Go Down

Topic: circuit for automatic air organ (Read 1 time) previous topic - next topic


Hello everybody,
together with my dad we are creating an automatic air organ.
Here you'll find an older picture. Right now
we are, except for the electronics, almost done and it contains 3 of those boxes with pipes and built in solenoids.

I would like to let multipcb create my board which I'm creating right now in eagle. But my experience in eagle and PCB's is none. I only have experience in experiment boards...Could anybody have a look at my schematic?

The schematic
On the top left site you'll find the outs of an arduino. Because I want to have the possibility to open the solenoids very slowly I want to use PWM. Since arduino does not have enough PWM, I use the TLC5940, thanks to Acleone's Library. How to connect it you'll find here.
And here are the eagle files.

This is the solenoid, a special
one for air organs.

Here are my most important questions:
- I have 8 warnings in eagle. This are the two different ones:
 "POWER pin U$1 IREF connected to N$1"
 "POWER pin U$1 VCC connected to +5V"
 "Part jp1 has no value" (I thought the JPt is just a block were you can put pins in, don't get it)

- If I look at this schematic, the solenoid is before the collector. That's unpractical for me, can't it be after the emitter?I just hear something about mosfets, I have to check that out...don't know them.

- The previous schematic uses tip102, I was told to use tip122 but now I don't understand why I don't use tip102. maybe a mosfet is the answer....

- I tested the solenoid on PWM and it works great, but on the solenoid itself there is a p6ke diode. Not a shotky...should I replace them anyway because I use PWM?

- I'm a bit worried about the speed. I used one tlc before to control lego motors with max/msp. It worked fast but I don't know what will happen if you use 3 tlc's and so many out's. I also want to use max/msp in the end for this project...I want it to have a not noticeable latency of course....

thanks in advance!


Hi Yurk;

I've never laid out a PCB either so I can imagine this has been quite a project for you to take on. One point I would make is that the 24vdc solenoids you are using only draw 90ma of current so you don't need such high power switching transistors. Logic level MOSFET devices should work just fine and save a lot of components and space on your driver board. I think board size has a lot to do with board costs also.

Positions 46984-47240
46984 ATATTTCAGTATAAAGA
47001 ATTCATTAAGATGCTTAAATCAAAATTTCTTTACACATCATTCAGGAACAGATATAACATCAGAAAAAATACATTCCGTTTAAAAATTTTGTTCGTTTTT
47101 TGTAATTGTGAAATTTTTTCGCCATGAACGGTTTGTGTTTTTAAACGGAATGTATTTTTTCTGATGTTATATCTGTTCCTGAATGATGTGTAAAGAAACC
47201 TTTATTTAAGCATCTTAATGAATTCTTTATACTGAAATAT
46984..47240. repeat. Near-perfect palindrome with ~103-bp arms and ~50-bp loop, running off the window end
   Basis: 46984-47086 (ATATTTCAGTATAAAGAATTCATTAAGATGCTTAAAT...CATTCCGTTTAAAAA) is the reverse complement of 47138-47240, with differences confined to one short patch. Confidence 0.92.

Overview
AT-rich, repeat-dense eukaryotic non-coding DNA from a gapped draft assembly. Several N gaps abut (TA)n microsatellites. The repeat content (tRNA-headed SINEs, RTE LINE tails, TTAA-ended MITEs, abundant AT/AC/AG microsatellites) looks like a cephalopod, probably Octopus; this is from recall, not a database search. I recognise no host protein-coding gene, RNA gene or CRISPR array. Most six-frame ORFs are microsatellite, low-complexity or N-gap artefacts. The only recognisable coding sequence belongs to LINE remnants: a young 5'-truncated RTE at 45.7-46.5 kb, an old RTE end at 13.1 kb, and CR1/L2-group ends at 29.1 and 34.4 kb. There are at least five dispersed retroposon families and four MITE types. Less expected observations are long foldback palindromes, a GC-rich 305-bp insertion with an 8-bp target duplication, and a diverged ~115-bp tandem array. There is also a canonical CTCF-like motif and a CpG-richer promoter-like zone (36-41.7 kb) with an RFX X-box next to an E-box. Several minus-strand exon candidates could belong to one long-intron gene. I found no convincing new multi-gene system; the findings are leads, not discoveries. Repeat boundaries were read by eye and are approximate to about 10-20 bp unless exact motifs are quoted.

The popular 2N7000 is a very inexpensive device in a TO-92 package:




The schematic shows an NPN transistor.  If you want to put the solenoid between the transistor and power use a PNP transistor (though that will be turned on with a "0" output).  That swaps the position of the emitter & collector in the circuit.

To way oversimplify, the rule of thumb is to always put the load on the collector side of the transistor.  If the load is on the emitter, it can change the voltage the emitter "sees" and cause erratic behavior.  If you put it on the collector side, then you are OK as long as the base and emitter voltages have the right relationship.  

I agree the transistor doesnt need to be huge.  I use PN2222/PN2907 (small switching transistors) for relays and have no problems with heat.   Using too small of a base resistor is going to burn them up easier than too much load.

"Electrical Engineering 101 - everything you should have learned in school but probably didnt" by Darren Ashby has the best intuitive explanation of this that I have ever seen.  Unfortunately the last third of the book is how to deal with engineering managers.....


That organ looks like the sort of thing they make at the Early Music Centre in Bradford, not too far from where I am now.

Why are you using TLC5940s? Do you need the PWM capability of it to proportionally open the relays? If not then there is no advantage in using them.
What is more because you have a higher voltage than the supply I think you need to clamp the output to the rail. There was an application note about this but I don't have it to hand.

Before you delve into making a PCB then do try at least one channel works first. Personally I wouldn't bother with a PCB at all and I would make it on strip board.


Power Shift Registers might make more sense...

Like maybe these:  L9822E

Available from Mouser

Go Up